Definition of receivership in English:



  • [mass noun] The state of being dealt with by an official receiver.

    ‘the company went into receivership last week’
    • ‘The club was placed in receivership in April after it failed to keep up with mortgage payments.’
    • ‘It then went into receivership and as a result he was robbed of his pension.’
    • ‘The businesses were promptly shut down by court order and placed in receivership.’
    • ‘The company says if a rescue package is not agreed soon, it will face liquidation or receivership within three weeks.’
    • ‘The sector provides plenty of work for administrators, with many clubs perennial candidates for receivership.’
    • ‘The firm has been placed into receivership with debts of more than $20 million.’
    • ‘It was placed into administrative receivership earlier this week.’
    • ‘The same firm was placed in receivership a week ago after efforts to sort out its modest financial problems failed.’
    • ‘They want to know that the company that they deal with today will not go into receivership tomorrow.’
    • ‘Staff were told the company had been placed in administrative receivership in June 2001.’
    • ‘The new year is barely four days old, and two distributors have already gone into administrative receivership.’
    • ‘The pit is now producing 10,000 tonnes of coal a week, which is 2,000 more than before the mine went into receivership.’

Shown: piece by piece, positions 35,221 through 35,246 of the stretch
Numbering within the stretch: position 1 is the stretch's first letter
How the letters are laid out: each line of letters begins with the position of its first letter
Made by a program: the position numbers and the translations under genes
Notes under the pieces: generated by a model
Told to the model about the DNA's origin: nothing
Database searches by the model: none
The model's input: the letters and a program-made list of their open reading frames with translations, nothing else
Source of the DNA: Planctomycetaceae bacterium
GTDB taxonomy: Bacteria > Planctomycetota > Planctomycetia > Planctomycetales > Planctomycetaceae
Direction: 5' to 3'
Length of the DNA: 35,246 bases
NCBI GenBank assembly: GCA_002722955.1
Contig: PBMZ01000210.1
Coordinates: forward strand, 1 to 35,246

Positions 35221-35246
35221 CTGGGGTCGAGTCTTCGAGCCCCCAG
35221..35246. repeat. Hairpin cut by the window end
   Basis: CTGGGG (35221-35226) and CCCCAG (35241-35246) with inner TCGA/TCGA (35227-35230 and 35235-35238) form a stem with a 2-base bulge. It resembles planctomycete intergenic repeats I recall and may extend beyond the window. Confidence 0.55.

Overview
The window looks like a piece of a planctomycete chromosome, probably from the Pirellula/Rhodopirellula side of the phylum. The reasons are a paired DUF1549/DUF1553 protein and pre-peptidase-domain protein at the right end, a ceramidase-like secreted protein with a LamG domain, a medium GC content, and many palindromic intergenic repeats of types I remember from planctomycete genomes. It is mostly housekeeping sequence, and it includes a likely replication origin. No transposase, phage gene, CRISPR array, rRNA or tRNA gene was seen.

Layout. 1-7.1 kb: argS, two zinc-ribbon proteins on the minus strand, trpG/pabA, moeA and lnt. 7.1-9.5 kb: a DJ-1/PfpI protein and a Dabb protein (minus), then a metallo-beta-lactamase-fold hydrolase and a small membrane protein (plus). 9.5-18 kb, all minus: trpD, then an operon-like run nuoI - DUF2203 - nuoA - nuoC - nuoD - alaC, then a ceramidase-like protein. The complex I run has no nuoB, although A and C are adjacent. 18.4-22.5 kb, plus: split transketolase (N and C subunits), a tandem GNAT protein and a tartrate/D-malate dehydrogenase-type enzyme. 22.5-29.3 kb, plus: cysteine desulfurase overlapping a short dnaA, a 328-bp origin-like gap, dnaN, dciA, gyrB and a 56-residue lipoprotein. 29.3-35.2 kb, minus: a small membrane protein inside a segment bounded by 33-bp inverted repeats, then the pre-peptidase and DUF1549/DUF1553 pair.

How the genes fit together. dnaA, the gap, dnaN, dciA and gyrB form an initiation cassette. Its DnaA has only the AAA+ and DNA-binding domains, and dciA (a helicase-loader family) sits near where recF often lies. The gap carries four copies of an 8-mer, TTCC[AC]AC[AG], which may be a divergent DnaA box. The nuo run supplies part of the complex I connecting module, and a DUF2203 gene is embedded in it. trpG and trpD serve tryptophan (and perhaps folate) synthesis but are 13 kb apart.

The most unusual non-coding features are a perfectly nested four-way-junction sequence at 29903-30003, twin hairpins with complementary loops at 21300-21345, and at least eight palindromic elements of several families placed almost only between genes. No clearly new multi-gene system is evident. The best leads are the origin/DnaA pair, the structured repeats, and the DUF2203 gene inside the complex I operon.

• ‘That tenant failed to pay the rent and went into administrative receivership in October 1999.’
    • ‘The group went into receivership on 27 August and Mr Wright was made redundant on that date.’
    • ‘The costs associated with receivership would have reduced the funds available for distribution.’
    • ‘When a company goes into receivership, a receiver is appointed to try to keep the company running.’
    • ‘Cooney sells equipment for a number of Dublin insolvency practitioners who deal with technology company receiverships or liquidations.’
    • ‘The 92-bedroom hotel was put into receivership in March and then put up for tender.’
    • ‘It employed over 80 people at its peak, but went into receivership after running out of money.’
    • ‘This meant that even if the company went into receivership, the trademark would still belong to the family.’
    poverty, penury, destitution, ruin, ruination, indigence, impecuniousness, impoverishment, need, neediness, privation, want, hardship, distress, difficulties, dire straits, reduced circumstances, straitened circumstances, mendicancy, vagrancy
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